The Anti-Counterfeiting Trade Agreement (ACTA) treaty, signed by most European countries last week, has generated considerable protest. This has sparked at least one signatory to have a deeper think about what they actually signed up for.
The Slovenian ambassador to Japan, Helena Drnovsek Zorko, has issued an unprecedented public apology for signing the treaty, saying she was only obeying orders and was now supporting the public protests against the treaty. She sdmitted:
I signed ACTA out of civic carelessness, because I did not pay enough attention, she said, in a most undiplomatic display of honesty. Quite simply, I did not clearly connect the agreement I had been instructed to sign with the agreement that, according to my own civic conviction, limits and withholds the freedom of engagement on the largest and most significant network in human history, and thus limits particularly the future of our children.
The Polish government has announced it is to suspend the ratification of the ACTA treaty, in light of public concern. Polish prime minister Donald Tusk said:.
The issue of signing of the ACTA accord did not involve sufficient consultation with everyone who is part of the process. The ACTA ratification process will be frozen as long as we haven’t overcome all the doubts. This will probably require a review of Polish law. We can’t rule out that, at the end of the day, this accord will not be approved.
French European Parliament member Kader Arif, who resigned in protest the day the treaty was signed, urged his fellow parliamentarians to reject ACTA.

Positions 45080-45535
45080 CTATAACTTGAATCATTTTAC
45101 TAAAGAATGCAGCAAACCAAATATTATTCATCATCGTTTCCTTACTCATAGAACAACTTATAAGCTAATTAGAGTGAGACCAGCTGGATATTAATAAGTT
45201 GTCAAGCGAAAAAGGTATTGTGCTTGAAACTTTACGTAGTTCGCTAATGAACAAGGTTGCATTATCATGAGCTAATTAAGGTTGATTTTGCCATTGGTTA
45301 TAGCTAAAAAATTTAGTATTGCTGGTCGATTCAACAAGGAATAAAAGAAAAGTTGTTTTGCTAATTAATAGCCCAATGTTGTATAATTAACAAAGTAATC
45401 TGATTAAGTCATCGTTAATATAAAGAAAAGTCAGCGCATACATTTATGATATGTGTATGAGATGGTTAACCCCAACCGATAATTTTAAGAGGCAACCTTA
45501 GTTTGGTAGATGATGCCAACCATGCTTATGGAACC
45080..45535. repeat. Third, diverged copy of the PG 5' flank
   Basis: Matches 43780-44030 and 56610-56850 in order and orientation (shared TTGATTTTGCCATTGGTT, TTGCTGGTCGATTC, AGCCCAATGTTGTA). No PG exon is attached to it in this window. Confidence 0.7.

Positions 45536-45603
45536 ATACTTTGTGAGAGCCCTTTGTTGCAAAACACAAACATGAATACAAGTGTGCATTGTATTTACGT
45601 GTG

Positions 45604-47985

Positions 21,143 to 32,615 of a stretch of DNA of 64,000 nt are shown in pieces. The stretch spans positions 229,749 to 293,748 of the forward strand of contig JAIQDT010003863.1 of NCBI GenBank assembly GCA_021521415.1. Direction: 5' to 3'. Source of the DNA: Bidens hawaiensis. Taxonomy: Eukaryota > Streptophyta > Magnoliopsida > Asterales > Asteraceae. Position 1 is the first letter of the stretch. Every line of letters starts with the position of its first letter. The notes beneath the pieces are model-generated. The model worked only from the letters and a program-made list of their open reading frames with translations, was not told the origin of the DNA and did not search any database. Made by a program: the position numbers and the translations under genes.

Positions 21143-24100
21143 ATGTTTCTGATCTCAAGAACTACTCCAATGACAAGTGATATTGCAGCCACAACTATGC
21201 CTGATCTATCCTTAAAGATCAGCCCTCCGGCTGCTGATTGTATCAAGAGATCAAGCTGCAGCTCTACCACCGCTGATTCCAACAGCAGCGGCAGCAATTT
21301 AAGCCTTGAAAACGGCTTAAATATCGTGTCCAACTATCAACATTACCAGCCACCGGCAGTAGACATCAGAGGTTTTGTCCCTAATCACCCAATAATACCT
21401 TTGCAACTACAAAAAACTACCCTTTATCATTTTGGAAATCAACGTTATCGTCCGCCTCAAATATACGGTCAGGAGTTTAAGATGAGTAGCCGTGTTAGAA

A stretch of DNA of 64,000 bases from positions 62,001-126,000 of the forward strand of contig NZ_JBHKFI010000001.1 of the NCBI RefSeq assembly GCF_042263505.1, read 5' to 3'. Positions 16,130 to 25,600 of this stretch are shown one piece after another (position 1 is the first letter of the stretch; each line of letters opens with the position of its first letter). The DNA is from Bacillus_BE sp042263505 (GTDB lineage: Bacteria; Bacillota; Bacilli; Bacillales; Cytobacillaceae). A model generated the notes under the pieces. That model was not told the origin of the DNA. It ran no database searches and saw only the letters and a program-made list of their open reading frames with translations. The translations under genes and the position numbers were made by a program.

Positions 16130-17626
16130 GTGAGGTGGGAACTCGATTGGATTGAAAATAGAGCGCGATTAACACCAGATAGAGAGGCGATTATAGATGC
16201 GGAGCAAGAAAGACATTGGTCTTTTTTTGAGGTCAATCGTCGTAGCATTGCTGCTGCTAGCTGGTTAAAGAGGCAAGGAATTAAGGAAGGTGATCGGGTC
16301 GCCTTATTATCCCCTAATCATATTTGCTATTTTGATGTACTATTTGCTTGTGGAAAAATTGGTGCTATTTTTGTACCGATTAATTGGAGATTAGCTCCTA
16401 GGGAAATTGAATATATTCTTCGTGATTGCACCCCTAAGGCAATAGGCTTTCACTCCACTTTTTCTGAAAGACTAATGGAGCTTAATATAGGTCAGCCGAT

I see a great risk concerning checks at borders, and the agreement foresees criminal sanctions against people using counterfeited products as a commercial activity, he told The Guardian. This is relevant for the trade of fake shoes or bags, but what about data downloaded from the internet? If a customs officer considers that you may set up a commercial activity just by having one movie or one song on your computer, which is true in theory, you could face criminal sanctions.
I don’t want people to have their laptops or MP3 players searched at borders, Arif said. There needs to be a clearer distinction between normal citizens and counterfeiters which trade fake products as a commercial activity.
[And if you doubt what Arif is saying you only have to look to Britain for an example of EXACTLY what Arif fears. The British Parliament deliberately targeted its anti porn laws at commercial suppliers rather than customers. Yet the British authorities corrupted the law and deemed that giving a dodgy video to your mate was in fact commercial supply. They argued that commercial ‘gain’ could be as minimal as just the satisfaction of doing your mate a good turn].
See article from openrightsgroup.org
The Open Rights Group are supporting a demonstration against ACTA, which will take place in central London on Saturday, on 11th February. It has been planned to coincide with demonstrations across Europe, when a chorus of thousands of discontented voices will speak as one against over-reaching Internet laws.
The aim will be to tell as many people as possible what’s going on by distributing leaflets and asking those who are worried to contact their MEPs.
People will be meeting at UK Music’s offices, 27 Berners St, Paddington, central London at 2pm. The Open Rights Group will help supply what can only be described as brilliant leaflets and fabulous t-shirts. Then the idea is to split up into small teams and head off to spread the word.